General Motors, which this year alone broke all previous recall records for the North American auto industry, is now facing a huge threat: a would-be $10 billion class action suit on behalf of clients who lost value on their cars.
Steve Berman, one of the plaintiffs’ lawyers, said that the upcoming lawsuit concentrates on owners who purchased or leased a car between July 2009 and July 2014 – but they need to still have it or to have sold it after mid-February when the recalls started. Eligible are also owners who had an accident and destroyed the car after that date. That means at least 20 million GM buyers could join the suit.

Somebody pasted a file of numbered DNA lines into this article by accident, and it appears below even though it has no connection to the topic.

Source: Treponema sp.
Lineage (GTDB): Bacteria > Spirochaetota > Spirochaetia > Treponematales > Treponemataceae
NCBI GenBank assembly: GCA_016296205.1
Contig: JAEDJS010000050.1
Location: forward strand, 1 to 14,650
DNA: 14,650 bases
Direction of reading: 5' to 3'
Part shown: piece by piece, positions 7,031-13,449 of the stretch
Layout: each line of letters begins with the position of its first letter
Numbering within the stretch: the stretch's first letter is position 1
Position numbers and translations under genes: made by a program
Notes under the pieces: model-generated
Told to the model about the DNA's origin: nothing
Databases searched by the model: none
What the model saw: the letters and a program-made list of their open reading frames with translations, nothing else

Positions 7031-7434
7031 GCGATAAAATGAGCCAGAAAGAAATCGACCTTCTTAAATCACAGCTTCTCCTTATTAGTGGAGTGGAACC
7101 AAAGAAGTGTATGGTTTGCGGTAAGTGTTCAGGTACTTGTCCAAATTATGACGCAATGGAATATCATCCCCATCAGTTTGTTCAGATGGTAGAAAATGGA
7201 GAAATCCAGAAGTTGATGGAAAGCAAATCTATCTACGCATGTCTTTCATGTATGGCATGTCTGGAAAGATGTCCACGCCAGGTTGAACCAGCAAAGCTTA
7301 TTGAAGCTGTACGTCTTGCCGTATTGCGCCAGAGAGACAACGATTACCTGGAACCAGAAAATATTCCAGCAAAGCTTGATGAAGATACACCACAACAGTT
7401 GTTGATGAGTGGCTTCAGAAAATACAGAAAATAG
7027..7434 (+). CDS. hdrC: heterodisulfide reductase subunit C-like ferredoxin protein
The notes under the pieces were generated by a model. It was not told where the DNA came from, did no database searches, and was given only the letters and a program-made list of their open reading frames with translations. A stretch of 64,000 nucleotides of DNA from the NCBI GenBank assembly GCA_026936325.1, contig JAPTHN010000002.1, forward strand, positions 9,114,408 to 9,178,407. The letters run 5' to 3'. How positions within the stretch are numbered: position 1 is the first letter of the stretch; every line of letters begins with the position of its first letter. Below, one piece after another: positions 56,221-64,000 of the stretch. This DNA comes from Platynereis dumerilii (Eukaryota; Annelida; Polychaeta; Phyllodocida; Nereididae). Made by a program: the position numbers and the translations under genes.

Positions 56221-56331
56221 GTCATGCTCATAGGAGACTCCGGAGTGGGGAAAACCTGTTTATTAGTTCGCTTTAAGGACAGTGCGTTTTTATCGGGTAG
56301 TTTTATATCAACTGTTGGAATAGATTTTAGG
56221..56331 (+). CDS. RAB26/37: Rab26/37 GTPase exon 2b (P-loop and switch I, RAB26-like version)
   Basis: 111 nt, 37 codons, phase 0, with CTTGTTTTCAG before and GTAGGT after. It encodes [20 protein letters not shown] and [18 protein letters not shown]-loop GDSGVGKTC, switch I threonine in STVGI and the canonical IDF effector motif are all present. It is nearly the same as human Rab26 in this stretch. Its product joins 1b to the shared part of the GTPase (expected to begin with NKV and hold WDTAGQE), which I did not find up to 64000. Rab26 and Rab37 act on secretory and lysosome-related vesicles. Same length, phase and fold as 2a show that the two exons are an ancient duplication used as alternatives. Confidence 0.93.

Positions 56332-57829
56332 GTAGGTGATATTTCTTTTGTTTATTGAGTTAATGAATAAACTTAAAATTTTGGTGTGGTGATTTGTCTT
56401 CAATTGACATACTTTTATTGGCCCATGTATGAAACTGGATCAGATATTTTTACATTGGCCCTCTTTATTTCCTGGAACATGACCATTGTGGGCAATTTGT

The complaint, filed on October 14 in federal court in Manhattan against “New GM,” (the carmaker that emerged from the 2009 bankruptcy process), claims the automaker made the car lose value by concealing more than 60 grave defects in about 27 million vehicles sold just in the United States.
The new class action suit has nothing to do with other, separate class actions against GM filed by individuals in car-price complaints or focused on the defective ignition switches that triggered GM’s recall debacle. On the latter, the company and plaintiffs await for a bankruptcy judge to rule whether the GM that exists today can be held accountable or the “old” GM needs to handle the issue. Naturally, if the judge rules in favor of the automaker, the plaintiffs would need to deal with a company that has just a fraction of the assets General Motors holds today.